In all the leadership programs and conferences, I have attended in my lifetime, there isn’t one in which the topic of effectively dealing with an employee’s bad attitude, crops up.
I sympathize with those leaders and managers, since I personally know how a bad attitude can cast a dark cloud over team morale, productivity, customer service, and performance on the whole. One employee with a bad attitude may not seem like a big deal; but as it conspires, negativity is contagious.
However, the key is to shift negative attitudes to positive ones, so employees see solutions where once they only saw problems. Quelling negativity at work is the only way to combat performance issues, inspire down-cast employees, and instill in them a renewed flair for work. While the occasional opportunity to vent frustrations every once in a while, is okay, but when left unchecked, cynical behaviors can wear down a workplace culture and leave a far-reaching impact on the productivity of other team members. For this, you need a strategy to deal with this constant drag on employee attitudes.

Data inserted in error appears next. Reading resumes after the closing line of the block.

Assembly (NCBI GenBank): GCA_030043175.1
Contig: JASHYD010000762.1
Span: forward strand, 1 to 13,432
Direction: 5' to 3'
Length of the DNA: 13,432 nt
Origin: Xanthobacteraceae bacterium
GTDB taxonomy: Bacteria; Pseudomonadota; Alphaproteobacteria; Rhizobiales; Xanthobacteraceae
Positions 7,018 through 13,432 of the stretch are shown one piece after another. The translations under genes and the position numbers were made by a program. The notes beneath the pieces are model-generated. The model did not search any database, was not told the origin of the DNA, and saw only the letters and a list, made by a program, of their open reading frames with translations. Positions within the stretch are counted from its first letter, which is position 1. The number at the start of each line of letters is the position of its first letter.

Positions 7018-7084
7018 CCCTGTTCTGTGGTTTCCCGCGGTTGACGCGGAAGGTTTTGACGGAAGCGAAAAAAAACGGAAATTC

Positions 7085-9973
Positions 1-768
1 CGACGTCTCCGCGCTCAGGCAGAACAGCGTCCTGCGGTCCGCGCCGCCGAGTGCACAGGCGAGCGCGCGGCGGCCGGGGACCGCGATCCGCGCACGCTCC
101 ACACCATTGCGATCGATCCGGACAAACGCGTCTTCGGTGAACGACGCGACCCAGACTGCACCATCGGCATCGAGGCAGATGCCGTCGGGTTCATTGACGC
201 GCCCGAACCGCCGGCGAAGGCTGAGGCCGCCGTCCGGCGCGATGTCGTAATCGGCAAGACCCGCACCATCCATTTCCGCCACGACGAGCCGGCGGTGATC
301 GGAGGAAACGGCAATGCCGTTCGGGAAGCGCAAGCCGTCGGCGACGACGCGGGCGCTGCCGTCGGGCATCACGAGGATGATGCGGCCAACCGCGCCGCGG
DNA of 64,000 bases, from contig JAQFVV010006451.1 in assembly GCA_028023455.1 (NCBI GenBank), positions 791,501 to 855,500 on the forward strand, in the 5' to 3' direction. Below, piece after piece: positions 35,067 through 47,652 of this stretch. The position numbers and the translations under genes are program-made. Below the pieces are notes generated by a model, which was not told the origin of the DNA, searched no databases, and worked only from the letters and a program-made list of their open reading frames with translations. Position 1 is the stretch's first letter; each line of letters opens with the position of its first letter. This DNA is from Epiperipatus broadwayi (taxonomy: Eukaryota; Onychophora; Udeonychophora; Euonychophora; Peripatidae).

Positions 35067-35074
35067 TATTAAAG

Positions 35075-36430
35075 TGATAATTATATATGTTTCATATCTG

Weed Out The Negative Employees
Before you can deal with negative employees, you first need to be able to identify the ones that have a negative attitude. This is far harder than it seems. It may be that the person harboring a negative attitude is adequate at their job and doesn’t come off as a troublemaker. Or it could be that they are careful not to reveal their true nature and call attention to themselves.
You as a manager need to look out for employees who: